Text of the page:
Elizabeth Kelly: Statement
My work in glass over the last 20 years has focussed on industrial handling processes of pressing and centrifuging to design works repeated in production incorporating a specific (largely transparent) colour range. During the last decade I have focussed on the composition of elements to construct larger objects, moving from utilitarian objects to a sculptural emphasis that still incorporates industrial methods of production but strongly draws from theoretical research for inspiration. This approach is informed by my work across other platforms prior to bringing this intent into my materially specific work.
I have always enjoyed changing scale; micro to macro cosmic observation has a way of changing perspective, and tailors to the aptness of purpose, and sets challenges in resolution of any work.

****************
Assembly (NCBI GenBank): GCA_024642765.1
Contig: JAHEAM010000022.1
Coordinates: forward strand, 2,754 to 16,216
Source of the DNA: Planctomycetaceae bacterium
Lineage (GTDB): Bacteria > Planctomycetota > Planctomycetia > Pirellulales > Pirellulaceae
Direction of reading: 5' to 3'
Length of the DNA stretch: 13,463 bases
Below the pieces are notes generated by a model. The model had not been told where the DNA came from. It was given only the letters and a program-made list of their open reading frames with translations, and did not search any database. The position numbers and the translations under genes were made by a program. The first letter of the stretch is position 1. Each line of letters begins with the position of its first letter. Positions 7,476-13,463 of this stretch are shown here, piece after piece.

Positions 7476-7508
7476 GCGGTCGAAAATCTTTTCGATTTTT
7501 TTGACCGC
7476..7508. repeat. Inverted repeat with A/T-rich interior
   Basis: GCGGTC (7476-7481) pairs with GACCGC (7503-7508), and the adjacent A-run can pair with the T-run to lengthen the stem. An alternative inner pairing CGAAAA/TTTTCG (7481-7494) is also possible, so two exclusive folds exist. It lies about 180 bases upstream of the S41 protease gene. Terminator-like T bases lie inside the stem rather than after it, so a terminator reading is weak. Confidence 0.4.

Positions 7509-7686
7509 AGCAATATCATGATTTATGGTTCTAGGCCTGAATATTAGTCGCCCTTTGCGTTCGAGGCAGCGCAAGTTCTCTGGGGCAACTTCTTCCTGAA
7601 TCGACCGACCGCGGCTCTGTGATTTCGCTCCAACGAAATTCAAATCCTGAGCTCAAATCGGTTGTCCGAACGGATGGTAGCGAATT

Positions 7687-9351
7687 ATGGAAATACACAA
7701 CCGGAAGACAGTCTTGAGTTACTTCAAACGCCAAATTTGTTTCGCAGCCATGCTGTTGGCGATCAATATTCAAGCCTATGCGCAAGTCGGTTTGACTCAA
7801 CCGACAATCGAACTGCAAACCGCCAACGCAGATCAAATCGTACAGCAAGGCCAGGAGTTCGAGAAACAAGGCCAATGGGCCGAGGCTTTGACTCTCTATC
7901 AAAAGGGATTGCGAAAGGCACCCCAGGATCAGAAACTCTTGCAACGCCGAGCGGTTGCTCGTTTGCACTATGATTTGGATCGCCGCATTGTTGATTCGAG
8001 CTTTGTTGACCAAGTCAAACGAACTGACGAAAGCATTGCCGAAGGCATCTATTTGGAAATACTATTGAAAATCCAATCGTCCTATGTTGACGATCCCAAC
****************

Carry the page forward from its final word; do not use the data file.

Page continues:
In these intricate iterations of cast, assembled and cold finished works my point of departure is the examination the origins of abiogenetic life and elemental organic geometry as inspiration. The theory of abiogenesis examines how the natural process of life has arisen from non-living matter, such as simple organic compounds. Furthermore I am examining chirality or the asymmetry of chemical structures in the triggering of growth sequences, elemental in the understanding of what trips this potential ‘life’ switch. Mindful of these chemical processes, my work has a strong serendipitous affinity with marine invertebrates, realised through compositions of rhythmic sequences